Sociology- Nature Versus Nurture

Topics: Nature versus nurture, Psychology, Human behavior Pages: 5 (1801 words) Published: May 23, 2011
Nature versus Nurture

The roles of nature (what we genetically inherit) and or nurture (what we learn) in making us what we are have long been argued. The idea that humans are determined by these two influences dates back to the ancient Greek philosopher Protagorus who in the fifth century BC compared physics (nature) and nomos (tradition). It is however difficult to unravel the separate influences of nature and nurture. If the children of musically talented parents are themselves musically talent, is it because of genetic inheritance (nature) or because of a musical environment at home where they grow up(nurture)? The nature versus nurture debate concentrates on the question of how far our behavior is determined by nature at birth or by nurture after birth.In seventeenth century philosopher John Locke claimed that the mind of a child was like a Tabula Rasa (blank slate). People became what they were taught to be. By the second half of nineteenth century many social scientists started to argue that human behavior is determined by nature. Charles Darwin’s theory came up with the idea that humans and other animals have descended ultimately from the same ancestors. Animals are governed by instincts (fixed traits that are inherited and shared by all members of a species). These inherited mechanisms enable members of the species to perform complex tasks. For example twice a year the New Zealand cuckoo travel 4000 miles between New Zealand and Islands off the coast of New Guinea. The adults’ leave New Zealand before their eggs are hatched. The young cuckoos later on travel 4000 miles and join their par4ents-without ever having made the journey and with no one to guide them. Experiments have indicated that other birds also seem to have some inborn sense that guides their migration.Because animals are governed by instincts and human are also animals, some scholars reasoned that human behavior must also be governed by instincts. As a result many social scientists searched for the supposed instants that would explain all kinds of human behavior when they saw a mother feeding her baby they attributed it to the maternal instinct, when they were asked to explain war, they explained it was the aggressive instinct. They eventually discovered more that 14000 instincts, ranging from laughing instinct to a religious instinct. But these ideas of instinct have many short comings. Firstly the concept of instinct was tautological. (i.e. the explanation was true by definition. The instinct that was discovered was just another name for what was to be explained. For example the aggressive instinct was just another way of saying that they engage in warfare, in the same way that high temperature is another way of saying hot weather. Secondary the same instinct was used to explain contradictory actions for example the acquisitive instinct was used to explain both hard honest work and bank robbery. Thirdly, instincts are supposed to be in all human but human behavior around the world varies greatly. For example Arapesh of New Guinea or the Tasaday of Philippines do not have aggressive, nature in their behavior, if human have self preservative instinct then they would not have committed suicides. In 1969, An American psychologist Jensen claimed that only to percent of the variation between peoples intelligence is due to their social environment while 80 percent is fixed from birth by genetic inheritance. Another American psychologist, Professor Thomas Bouchard of Minnesota University carried out an experiment on Jim Twins which also help to argue that human behavior is determined more bye nature than by nurture. For example, James Lewis and James Springer were identical twins who were separated in the first year of life and brought up separately. He discovered an amazing number of coincidences about Jim Twins: • Both had married women called Linda.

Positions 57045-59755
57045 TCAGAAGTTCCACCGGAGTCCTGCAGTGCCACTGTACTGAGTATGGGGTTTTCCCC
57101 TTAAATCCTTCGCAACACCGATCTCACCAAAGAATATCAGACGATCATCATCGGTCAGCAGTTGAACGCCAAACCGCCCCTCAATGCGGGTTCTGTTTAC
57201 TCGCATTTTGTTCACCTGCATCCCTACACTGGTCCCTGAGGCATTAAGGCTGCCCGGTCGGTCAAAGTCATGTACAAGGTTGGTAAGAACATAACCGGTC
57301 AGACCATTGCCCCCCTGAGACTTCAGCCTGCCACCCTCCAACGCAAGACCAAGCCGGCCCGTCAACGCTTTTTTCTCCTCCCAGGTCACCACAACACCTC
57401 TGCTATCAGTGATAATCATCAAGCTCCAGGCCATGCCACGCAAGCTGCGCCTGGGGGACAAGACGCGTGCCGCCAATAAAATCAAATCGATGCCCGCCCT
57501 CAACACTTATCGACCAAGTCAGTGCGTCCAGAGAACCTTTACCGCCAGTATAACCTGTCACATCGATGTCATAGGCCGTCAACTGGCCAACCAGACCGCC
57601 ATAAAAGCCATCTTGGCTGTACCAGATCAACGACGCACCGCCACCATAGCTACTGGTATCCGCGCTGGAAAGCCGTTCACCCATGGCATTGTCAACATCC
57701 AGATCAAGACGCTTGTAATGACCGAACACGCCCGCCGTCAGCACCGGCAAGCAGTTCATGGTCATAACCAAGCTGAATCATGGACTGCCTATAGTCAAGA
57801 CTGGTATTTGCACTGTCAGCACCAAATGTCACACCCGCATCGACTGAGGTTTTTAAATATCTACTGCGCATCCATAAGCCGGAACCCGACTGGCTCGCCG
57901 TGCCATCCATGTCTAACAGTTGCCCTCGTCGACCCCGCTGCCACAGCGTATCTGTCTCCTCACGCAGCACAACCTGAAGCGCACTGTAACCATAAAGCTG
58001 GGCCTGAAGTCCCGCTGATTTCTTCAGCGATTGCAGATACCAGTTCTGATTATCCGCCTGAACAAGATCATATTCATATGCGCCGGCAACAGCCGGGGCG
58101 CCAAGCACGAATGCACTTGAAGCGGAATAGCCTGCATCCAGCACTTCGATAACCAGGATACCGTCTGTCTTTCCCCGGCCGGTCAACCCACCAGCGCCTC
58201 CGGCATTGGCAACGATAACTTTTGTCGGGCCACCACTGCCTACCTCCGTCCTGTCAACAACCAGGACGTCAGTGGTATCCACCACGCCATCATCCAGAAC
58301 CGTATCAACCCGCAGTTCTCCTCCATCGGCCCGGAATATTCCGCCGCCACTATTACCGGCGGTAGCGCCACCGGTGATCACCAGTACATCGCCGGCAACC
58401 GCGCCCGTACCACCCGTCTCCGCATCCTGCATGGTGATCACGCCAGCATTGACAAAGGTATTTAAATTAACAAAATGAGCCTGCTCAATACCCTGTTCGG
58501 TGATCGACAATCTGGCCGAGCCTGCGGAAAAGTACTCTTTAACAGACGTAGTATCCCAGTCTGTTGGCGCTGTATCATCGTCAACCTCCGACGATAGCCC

• Both had been divorced and had then married women called Betty. • One of them had...
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